Human kinds cling to earthly things, but I seek ever to embrace the torch of love so it will purify me by its fire and sear inhumanity from my heart.
Substantial things deaden a man without suffering; love awakens him with enlivening pains.
Humans are divided into different clans and tribes, and belong to countries and towns.
But I find myself a stranger to all communities and belong to no settlement.
The universe is my country and the human family is my tribe.
Men are weak, and it is sad that they divide amongst themselves.
The world is narrow and it is unwise to cleave it into kingdoms, empires, and provinces.
Human kinds unite themselves one to destroy the temples of the soul, and they join hands to build edifices for earthly bodies.
I stand alone listening to the voice of hope in my deep self saying, "As love enlivens a man's heart with pain, so ignorance teaches him the way of knowledge.
" Pain and ignorance lead to great joy and knowledge because the Supreme Being has created nothing vain under the sun.
I have a yearning for my beautiful country, and I love its people because of their misery.
But if my people rose, stimulated by plunder and motivated by what they call "patriotic spirit" to murder, and invaded my neighbor's country, then upon the committing of any human atrocity I would hate my people and my country.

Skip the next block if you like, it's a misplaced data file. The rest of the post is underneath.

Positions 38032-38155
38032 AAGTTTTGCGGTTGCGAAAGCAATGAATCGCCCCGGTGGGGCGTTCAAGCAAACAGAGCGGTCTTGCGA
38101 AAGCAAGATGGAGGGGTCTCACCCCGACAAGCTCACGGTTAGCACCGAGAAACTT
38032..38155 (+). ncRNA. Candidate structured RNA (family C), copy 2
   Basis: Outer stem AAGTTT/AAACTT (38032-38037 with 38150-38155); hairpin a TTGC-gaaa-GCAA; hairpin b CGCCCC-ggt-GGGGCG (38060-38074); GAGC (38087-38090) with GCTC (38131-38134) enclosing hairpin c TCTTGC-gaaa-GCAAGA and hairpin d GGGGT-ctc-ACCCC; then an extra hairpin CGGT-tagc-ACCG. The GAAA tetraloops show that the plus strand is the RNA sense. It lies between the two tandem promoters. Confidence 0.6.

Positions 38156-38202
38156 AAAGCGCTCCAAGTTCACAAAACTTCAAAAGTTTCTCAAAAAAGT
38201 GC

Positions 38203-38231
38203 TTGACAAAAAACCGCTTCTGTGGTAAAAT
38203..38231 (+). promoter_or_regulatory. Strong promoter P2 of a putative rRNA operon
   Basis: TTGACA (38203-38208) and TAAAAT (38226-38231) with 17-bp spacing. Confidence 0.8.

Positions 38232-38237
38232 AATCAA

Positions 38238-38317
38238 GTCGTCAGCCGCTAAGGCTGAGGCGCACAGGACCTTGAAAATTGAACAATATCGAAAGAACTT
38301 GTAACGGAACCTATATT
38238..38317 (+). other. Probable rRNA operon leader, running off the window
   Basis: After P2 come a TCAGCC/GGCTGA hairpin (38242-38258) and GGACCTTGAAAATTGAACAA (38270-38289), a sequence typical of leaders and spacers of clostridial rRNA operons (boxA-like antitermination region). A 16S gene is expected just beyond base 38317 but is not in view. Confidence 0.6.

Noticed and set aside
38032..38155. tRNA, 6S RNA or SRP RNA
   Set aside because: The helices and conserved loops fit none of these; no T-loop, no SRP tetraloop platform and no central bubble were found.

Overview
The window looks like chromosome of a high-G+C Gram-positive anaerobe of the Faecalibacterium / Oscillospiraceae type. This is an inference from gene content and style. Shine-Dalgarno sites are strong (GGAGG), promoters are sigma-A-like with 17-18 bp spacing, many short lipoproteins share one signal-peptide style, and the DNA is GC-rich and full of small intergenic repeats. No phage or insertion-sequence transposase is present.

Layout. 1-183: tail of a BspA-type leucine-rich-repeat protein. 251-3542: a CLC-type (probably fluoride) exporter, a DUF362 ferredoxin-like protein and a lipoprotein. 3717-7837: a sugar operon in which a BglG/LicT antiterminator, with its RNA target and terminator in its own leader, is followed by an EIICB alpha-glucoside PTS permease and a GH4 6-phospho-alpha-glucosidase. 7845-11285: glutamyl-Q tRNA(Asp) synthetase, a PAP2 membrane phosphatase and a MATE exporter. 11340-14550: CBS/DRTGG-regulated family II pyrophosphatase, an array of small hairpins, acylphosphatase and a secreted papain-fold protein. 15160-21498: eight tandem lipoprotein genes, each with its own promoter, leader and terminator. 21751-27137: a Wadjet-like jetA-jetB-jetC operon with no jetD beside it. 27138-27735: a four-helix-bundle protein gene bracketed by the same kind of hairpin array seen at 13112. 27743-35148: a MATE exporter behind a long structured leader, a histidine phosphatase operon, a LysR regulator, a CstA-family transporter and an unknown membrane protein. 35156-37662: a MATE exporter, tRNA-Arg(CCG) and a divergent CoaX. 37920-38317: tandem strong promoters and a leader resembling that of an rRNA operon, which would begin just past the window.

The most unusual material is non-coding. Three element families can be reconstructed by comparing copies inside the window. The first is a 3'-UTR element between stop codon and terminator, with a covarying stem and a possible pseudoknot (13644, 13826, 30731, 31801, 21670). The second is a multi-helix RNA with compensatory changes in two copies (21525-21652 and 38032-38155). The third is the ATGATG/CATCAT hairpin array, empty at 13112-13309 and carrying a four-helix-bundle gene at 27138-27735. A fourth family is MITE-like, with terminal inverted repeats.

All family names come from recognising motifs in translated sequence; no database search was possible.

I sing the praise of my birthplace and long to see the home of my children; but if the people in that home refused to shelter and feed the needy wayfarer, I would convert my praise into anger and my longing to forgetfulness.
My inner voice would say, "The house that does not comfort the need is worthy of naught by destruction.
I love my native village with some of my love for my country; and I love my country with part of my love for the earth, all of which is my country; and I love the earth will all of myself because it is the haven of humanity, the manifest spirit of God.
Humanity is the spirit of the Supreme Being on earth, and that humanity is standing amidst ruins, hiding its nakedness behind tattered rags, shedding tears upon hollow cheeks, and calling for its children with pitiful voice.
But the children are busy singing their clan's anthem; they are busy sharpening the swords and cannot hear the cry of their mothers.
Humanity appeals to its people but they listen not.
Were one to listen, and console a mother by wiping her tears, other would say, "He is weak, affected by sentiment.
Humanity is the spirit of the Supreme Being on earth, and that Supreme Being preaches love and good-will.
But the people ridicule such teachings.